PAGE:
Born the son of Ghanaian political activists, artist and filmmaker John Akomfrah unapologetically tackles thorny debates around post-colonialism, diasporic memory and black identity in his praised and prized video works.
Regarded as one of the most pioneering filmmakers today, Akomfrah’s career spans three decades of intellectual cine-essays. His works are recognized as simultaneously ravishing and harrowing inquiries into the human feeling of belonging. They often take the form of large-scale films, in which he migrates archival materials from their conventional context to his multichannel video installations. Akomfrah aims to unburden these historical objects of the past and demonstrate their openness to reinterpretation in combination with newly shot footage. Through this “image taking”, Akomfrah creates fragmentary dialogues, the gaps of which are to be filled in by the audience’s empathy. Stylistically the works are grappling processions of images that stick in the mind, usually gorgeously shot and rather slow-paced, nearly transforming them into haunting tableaux vivants.
Akomfrah had established his multi-layered practice and had taken aesthetics seriously as subject matter ever since his “Black Audio Film Collective” days. Together with David Lawson and Lina Gopaul he founded the collective in 1982, in dedication to the filmic exploration of black British Identity. “Handsworth Songs” (1986), about post-war migrants on the boulevard of broken dreams, was their big breakthrough, and the story of the 1985 riots in Birmingham and London consolidated Akomfrah’s idiosyncratic filmmaking.
Later works included “Mnemosyne” (2010), a film exposing the discrepancy between the idea of Britain as a promised land and the realities of racism and economic hardships, “The Unfinished Conversation” (2012), a touching portrait of black cultural theorist Stuart Hall, and “Peripeteia” (2012), a fictitious drama visualizing the lives of two individuals in 16th-century portraits by Albrecht Dürer.
At the 56th Venice Biennial perhaps his most famous piece premiered. The panoramic three-screen film installation “Vertigo Sea” (2015) is a visual exploration of Ralph Waldo Emerson’s notion of “the sublime seas”. Akomfrah here juxtaposes distressing imagery of the whaling industry with that of generations of migrants crossing the ocean in search of a better life. He hence captures natural and historical horrors that happened at sea, evoking the feeling that the sea is an enigmatic witness of countless cruelties. However, in all its terror, it also looks astonishingly beautiful – as if it were the ultimate sublime experience.
In his most recent works, Akomfrah discards the archival footage, almost as if to stress the urgency of the works in relation to current global affairs. “The Airport” (2016) was inspired by the Greek crisis and is set in a transitory non-place, an airport close to Athens. Nothing keeps on happening, apart from the occasional ghostly travellers walking by, and the unacknowledged presence of an astronaut and an ape. Similarly, “Auto Da Fé” (2016) was made partly in response to the current “bleak culture of fear and intolerance” and brings together moments of 400 years of migration and religious persecution.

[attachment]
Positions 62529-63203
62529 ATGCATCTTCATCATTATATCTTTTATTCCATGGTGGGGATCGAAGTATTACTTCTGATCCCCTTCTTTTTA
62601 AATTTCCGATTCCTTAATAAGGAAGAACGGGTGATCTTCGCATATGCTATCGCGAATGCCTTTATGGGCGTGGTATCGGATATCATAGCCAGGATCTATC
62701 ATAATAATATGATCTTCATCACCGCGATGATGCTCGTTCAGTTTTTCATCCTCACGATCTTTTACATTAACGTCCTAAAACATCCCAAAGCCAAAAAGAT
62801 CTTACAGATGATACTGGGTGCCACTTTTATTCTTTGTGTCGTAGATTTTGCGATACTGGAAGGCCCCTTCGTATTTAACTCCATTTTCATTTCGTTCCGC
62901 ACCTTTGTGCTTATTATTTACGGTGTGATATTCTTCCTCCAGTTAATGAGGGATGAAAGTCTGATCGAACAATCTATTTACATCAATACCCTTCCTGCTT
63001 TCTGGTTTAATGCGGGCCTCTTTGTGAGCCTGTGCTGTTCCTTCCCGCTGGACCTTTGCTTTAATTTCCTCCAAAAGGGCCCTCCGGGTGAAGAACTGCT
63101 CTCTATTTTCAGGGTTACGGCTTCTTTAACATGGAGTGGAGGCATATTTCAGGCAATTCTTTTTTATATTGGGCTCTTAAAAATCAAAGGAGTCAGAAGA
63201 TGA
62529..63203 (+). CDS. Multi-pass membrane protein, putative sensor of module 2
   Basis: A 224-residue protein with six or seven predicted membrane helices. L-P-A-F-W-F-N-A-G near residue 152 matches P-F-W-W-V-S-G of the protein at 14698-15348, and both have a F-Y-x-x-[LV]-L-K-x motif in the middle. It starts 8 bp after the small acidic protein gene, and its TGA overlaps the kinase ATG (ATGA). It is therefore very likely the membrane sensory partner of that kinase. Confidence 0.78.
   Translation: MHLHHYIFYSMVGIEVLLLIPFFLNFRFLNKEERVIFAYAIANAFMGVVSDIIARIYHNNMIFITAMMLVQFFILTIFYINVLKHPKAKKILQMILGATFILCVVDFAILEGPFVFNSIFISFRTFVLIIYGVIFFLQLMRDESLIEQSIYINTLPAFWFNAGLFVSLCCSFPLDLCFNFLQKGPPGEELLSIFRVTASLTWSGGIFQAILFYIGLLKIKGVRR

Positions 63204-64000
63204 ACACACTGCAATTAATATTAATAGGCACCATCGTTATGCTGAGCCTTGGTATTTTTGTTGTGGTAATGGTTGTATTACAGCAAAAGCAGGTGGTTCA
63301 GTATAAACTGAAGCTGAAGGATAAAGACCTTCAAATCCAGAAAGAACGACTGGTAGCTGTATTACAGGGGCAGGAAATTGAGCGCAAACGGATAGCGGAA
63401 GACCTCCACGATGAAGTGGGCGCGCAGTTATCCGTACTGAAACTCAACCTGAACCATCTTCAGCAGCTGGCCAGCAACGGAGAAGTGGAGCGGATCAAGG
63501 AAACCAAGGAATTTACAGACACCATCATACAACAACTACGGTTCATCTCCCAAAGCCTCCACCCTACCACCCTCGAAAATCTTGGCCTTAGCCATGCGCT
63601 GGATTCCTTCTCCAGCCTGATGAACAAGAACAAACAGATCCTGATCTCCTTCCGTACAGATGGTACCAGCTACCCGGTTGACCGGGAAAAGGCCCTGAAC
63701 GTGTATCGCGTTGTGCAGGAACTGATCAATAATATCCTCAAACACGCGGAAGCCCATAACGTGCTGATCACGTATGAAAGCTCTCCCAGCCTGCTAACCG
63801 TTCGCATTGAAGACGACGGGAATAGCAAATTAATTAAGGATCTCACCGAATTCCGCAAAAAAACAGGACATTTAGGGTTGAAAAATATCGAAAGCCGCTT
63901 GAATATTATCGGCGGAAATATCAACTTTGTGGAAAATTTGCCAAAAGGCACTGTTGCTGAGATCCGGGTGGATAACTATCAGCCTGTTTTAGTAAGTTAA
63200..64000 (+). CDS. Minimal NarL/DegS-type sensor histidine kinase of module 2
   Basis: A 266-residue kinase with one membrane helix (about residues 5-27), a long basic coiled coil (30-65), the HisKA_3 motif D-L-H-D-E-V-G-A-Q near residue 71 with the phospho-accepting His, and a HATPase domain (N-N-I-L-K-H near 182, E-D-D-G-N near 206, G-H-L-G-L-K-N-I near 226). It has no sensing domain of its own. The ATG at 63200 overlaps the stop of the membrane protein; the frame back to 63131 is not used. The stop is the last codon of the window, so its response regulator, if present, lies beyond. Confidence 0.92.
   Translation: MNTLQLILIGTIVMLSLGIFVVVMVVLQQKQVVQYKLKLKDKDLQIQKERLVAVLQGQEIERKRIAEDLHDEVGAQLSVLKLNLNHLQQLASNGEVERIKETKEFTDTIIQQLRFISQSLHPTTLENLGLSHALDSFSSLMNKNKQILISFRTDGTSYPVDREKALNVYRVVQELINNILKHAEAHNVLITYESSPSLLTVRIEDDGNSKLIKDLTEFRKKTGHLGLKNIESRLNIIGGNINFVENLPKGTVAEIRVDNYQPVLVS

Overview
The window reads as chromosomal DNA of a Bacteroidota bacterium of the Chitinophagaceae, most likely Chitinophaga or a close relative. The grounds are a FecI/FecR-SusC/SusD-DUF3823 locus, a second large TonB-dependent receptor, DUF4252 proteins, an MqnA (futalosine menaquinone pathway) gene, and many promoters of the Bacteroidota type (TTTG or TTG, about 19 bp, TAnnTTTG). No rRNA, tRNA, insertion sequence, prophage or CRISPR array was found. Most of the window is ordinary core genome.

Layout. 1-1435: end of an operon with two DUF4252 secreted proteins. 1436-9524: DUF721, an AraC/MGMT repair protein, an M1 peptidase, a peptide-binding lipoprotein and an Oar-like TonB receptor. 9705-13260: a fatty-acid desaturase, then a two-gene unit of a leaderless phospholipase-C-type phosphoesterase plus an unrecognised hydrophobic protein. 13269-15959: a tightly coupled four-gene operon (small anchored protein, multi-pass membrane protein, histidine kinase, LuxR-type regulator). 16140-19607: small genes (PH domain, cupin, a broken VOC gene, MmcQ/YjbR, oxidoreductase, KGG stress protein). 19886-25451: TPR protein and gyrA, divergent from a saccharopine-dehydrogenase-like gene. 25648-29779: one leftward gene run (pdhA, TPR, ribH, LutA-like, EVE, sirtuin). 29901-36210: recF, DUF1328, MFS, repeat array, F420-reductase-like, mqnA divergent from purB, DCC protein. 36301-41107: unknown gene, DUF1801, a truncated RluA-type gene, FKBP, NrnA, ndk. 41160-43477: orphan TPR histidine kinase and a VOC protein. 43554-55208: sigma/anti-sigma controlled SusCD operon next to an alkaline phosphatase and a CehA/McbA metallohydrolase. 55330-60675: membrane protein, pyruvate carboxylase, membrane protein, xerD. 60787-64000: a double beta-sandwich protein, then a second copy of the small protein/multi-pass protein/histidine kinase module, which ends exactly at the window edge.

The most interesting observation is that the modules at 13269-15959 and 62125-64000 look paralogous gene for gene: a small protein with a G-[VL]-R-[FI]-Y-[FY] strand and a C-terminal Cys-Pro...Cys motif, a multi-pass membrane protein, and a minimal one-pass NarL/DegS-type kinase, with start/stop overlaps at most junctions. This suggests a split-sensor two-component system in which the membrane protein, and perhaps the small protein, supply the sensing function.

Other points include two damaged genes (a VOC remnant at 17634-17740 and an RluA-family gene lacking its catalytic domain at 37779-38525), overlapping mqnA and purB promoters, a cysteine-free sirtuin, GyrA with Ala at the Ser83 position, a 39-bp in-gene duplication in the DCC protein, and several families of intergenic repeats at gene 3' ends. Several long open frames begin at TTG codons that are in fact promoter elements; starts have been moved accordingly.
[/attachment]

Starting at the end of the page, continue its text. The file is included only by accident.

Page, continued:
Critic Adrian Searle put it very eloquently that in the works of Akomfrah “past and present dissolve, leaving us stranded, waiting for the future”.
John Akomfrah (b. 1957, Accra) lives and works in London and holds a degree in Sociology from the University of Portsmouth. He has had numerous solo exhibitions including Turner Contemporary, Margate, UK (2016); STUK Kunstcentrum, Leuven, Belgium (2016); Arnolfini, Bristol, UK (2016); Bildmuseet Umeå, Sweden (2015); Tate Britain, London, UK (2013-14) and a week long series of screenings at MoMA, New York, USA (2011). His participation in international group shows has included: ‘The 1980s: Today’s Beginnings?’, Van Abbemuseum, Eindhoven, The Netherlands (2016); ‘British Art Show 8’ (2015-17); ‘All the World’s Futures’, 56th Venice Biennale, Italy (2015); ‘History is Now: 7 Artists Take On Britain’, Hayward Gallery, London, UK (2015); ‘Africa Now: Politcal Patterns’, SeMA, Seoul, South Korea (2014); Sharjah Biennial 11, Sharjah, United Arab Emirates (2013); Liverpool Biennial, UK (2012) and Taipei Biennial, Taiwan (2012). He has also been featured in many international film festivals, including Sundance Film Festival, Utah, USA (2013 and 2011) and Toronto International Film Festival, Canada (2012). He was appointed Officer of the Order of the British Empire in 2008 and only recently awarded the biannual Artes Mundi Prize, the UK’s biggest award for international art.